5 Best Photo Opportunities in Portland
Lee Van Grack
Live in the sun while it's here! Grab your camera and capture the beauty and innate quirkiness of Portland before the rain comes back.
We've pulled together some photo opportunities in Portland while the sun's out, or even when it's dimming a bit in the evening.
1. The Romantic Photo: International Rose Test Garden
Take a whiff of Portland's most romantic spot even before you see it. The heady fragrance of roses envelopes you once you step off TriMet bus 63 or get out of the car at the International Rose Test Garden on SW Kingston Drive.
Couples walk hand in hand through more than 10,000 rose plants. Be kind. You're sure to stumble upon their hushed murmurs from a hidden bench or alcove.
Perhaps the most well known of these alcoves is in the Gold Medal Garden on the second level. Follow the right most walkway down and you discover an east facing gazebo that fronts a fountain. Countless brides and grooms have been photographed in this very gazebo surrounded by gold medal winning roses spanning back to 1919.
Founded in 1917, Portland's International Rose Test Garden is the oldest continually running test garden in the United States.
2. The Quirky Photo: Paul Bunyan Statue
Now, if you're looking for a bit of the weirder side of Portland, may we suggest you travel to the Kenton neighborhood via car or the Max yellow line. Shops line both sides of North Interstate Avenue as you pull up to the North Denver Avenue intersection. There on the left stands a 31-foot tall Paul Bunyan statue. A lumberjack in Portland? Sure, why not. We were founded by pioneers and timber was one of the top industries well into the 1980s.
Probably the quirkiest thing about good old Paul is not his height. It's his location. He sits in front of a Wells Fargo drive through. Parents, be aware that Paul has faced the Dancin' Bare adult club since 1990. Paul was there first, though. He was erected in 1959 and was named to the national historical registry in 2009.
3. The Family Fun Photo: Council Crest
You've had those days. You just need to beat on the kids (and they feel the same way). So you gather the lot of them and pile the swords and other fighting toys into the car. Head up a winding tree-lined road in southwest Portland and you are at Council Crest.
This is the summit of Portland at 1,073 feet above sea level. The grand feature of the park is its view. On cloudless days, you can see Mount Saint Helens and Mount Adams in Washington and Mount Hood in Oregon. But probably its best family feature is the large echo chamber at its peak. When standing in the center of the open-air chamber a whisper will reverberate in your ears.
The chamber is surrounded by a low wall and makes a great setting for a knock-out battle between family members. Be the fun with swords, pong or dart guns, frisbees or just playing tag, the 43-acre park definitely fits the bill. Oh, you can also bring along Fido for some fun in the off-leash dog area.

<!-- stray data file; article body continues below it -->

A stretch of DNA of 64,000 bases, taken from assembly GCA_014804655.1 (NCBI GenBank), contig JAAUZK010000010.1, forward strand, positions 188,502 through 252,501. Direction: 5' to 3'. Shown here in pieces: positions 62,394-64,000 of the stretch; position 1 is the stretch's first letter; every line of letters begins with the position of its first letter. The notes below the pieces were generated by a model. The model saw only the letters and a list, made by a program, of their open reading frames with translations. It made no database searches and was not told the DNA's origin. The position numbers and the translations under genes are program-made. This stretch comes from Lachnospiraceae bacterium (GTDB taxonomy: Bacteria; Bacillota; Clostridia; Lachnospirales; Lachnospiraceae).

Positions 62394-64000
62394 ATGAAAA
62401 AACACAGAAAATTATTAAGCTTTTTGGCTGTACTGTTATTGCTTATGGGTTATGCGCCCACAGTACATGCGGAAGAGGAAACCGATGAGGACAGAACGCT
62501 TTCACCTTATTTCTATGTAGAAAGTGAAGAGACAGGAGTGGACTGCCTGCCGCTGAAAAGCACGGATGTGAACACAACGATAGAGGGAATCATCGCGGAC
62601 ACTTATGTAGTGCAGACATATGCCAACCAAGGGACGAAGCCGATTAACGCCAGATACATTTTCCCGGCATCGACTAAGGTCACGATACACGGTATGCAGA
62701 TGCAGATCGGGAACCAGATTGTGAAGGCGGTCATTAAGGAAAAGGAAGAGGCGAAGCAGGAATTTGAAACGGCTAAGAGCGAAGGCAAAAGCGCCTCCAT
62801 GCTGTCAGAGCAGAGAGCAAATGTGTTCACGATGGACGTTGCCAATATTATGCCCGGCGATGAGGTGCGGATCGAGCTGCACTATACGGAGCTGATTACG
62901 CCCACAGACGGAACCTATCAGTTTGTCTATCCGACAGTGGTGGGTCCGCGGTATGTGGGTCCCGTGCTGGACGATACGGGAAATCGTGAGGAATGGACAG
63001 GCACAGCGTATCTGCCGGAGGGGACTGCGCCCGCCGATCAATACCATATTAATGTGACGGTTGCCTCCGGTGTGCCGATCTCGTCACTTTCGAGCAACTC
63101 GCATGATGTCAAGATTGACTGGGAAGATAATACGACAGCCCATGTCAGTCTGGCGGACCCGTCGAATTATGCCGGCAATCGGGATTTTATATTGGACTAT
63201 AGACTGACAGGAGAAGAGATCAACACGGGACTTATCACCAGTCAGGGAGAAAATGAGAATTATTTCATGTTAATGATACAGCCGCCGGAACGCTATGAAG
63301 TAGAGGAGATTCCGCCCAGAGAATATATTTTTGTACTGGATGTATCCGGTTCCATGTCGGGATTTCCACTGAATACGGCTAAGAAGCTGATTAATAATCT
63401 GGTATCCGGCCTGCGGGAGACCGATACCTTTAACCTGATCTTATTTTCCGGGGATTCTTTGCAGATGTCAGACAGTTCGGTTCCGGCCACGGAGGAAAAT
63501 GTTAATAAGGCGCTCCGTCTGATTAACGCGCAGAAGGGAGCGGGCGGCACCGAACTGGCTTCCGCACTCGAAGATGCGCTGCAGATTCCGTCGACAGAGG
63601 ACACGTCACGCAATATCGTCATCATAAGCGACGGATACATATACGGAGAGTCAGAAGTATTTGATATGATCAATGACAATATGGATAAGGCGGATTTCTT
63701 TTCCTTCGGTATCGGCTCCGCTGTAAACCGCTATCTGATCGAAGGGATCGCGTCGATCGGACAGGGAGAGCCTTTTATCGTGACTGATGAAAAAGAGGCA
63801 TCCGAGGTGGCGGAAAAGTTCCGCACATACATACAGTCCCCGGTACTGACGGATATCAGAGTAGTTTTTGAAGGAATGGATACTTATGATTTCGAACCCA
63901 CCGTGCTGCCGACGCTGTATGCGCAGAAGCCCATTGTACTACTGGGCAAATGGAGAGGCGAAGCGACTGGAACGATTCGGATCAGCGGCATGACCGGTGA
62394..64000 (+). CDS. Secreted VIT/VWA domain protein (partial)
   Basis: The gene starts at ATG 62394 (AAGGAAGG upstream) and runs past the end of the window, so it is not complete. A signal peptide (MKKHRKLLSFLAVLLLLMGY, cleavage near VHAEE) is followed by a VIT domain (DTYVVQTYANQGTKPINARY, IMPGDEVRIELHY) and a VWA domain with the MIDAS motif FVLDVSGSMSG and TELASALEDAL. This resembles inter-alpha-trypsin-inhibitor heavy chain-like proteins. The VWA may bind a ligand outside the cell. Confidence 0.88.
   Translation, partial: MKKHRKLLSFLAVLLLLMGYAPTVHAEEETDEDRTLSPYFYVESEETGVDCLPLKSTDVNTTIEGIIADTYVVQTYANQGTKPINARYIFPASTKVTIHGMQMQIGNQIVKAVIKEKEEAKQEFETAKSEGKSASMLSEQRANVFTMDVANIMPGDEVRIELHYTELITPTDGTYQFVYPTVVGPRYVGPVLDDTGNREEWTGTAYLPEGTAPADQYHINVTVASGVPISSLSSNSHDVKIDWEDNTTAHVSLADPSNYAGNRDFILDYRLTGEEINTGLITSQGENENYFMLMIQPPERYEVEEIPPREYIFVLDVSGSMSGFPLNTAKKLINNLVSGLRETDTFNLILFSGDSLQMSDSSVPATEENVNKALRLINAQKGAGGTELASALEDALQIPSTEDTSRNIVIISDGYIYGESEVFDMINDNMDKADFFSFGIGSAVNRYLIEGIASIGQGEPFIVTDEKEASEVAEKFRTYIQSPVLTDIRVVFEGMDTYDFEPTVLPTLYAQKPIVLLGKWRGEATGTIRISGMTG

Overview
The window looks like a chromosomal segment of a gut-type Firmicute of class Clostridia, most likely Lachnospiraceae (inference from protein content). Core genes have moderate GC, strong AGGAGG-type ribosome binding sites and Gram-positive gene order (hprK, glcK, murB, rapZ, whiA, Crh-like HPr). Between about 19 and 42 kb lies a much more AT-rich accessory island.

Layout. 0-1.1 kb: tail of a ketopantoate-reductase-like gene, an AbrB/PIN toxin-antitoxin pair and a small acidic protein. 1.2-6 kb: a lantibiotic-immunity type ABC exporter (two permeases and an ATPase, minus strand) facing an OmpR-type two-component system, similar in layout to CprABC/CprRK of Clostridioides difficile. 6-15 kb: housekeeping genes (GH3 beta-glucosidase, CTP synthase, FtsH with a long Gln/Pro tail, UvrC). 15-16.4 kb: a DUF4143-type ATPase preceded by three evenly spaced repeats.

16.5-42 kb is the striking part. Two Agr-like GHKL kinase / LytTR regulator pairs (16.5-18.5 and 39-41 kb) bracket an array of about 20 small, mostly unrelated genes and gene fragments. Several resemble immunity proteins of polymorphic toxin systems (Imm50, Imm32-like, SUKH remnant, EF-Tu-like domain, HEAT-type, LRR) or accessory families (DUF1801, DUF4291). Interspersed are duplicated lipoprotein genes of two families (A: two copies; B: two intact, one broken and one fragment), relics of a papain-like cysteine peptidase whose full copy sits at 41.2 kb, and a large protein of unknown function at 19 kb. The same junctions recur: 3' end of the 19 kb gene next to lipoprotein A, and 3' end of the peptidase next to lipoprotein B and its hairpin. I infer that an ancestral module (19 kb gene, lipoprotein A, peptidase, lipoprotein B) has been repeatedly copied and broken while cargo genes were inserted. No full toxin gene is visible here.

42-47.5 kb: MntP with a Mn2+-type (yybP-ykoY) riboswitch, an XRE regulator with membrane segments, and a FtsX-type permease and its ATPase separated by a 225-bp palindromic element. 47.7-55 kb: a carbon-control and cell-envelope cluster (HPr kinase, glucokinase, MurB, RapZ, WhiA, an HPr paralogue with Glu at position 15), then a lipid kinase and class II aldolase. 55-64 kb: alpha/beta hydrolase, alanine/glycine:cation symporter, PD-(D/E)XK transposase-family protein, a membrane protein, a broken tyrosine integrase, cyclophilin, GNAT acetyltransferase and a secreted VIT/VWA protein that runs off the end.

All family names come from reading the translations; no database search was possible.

Best of all, Council Crest includes a history lesson. It is thought to have originally been a gathering place for Native American tribes. This is a photo opportunity in Portland you might not want to miss.
4. The Scenic Photo: Portland Aerial Tram
Everywhere you turn in Portland you can capture a great picture of downtown or one of the three mountains in view on cloudless days. But, the newest, and perhaps most fun way to get a great shot of downtown is via the Portland Aerial Tram. You board the tram at its base on Southwest Whitaker.
Running at 22 mph, it's a scant three minutes to the top. It's a calm ride with views of the Willamette River, Mount Hood and downtown. Be warned, the trip takes new riders by surprise as it passes through the mid-way tower. Tram operators are kind enough let you know about the "swing." Let's just say that glass windows and up to 178 feet off the ground make for a shaky moment or two. Completely safe, but shaky.
You disembark at the Oregon Health and Science University (OHSU). A quick walk inside takes you to a terrace and sculpture garden over looking the city. Please be kind, though. This is a hospital and patients and their families may be present.
The aerial tram opened in 2007 and connects the South Waterfront with OHSU on Marquam Hill. It saves 93,000 gallons of gas each year. It costs just $4 to board the tram for a round trip up the hill. Or, get on with your TriMet monthly or annual pass.
5. The Classic Photo: Pittock Mansion
If you're looking for the iconic Portland picture, travel up to Pittock Mansion in Washington Park.
The chirping of birds will guide you around the lush gardens and manicured lawns, the home of Portland pioneers, Henry and Georgiana Pittock, has been a museum since 1965. There is a fee of $8 for adults, $7 for seniors and $5 for youths to enter the house, but all visitors are welcome to stroll in the gardens free of charge.
You may recall the location from movies such as "Body of Evidence" in 1993 and "The Haunting of Sarah Hardy" in 1989.
- Overview:Portland Travel Guide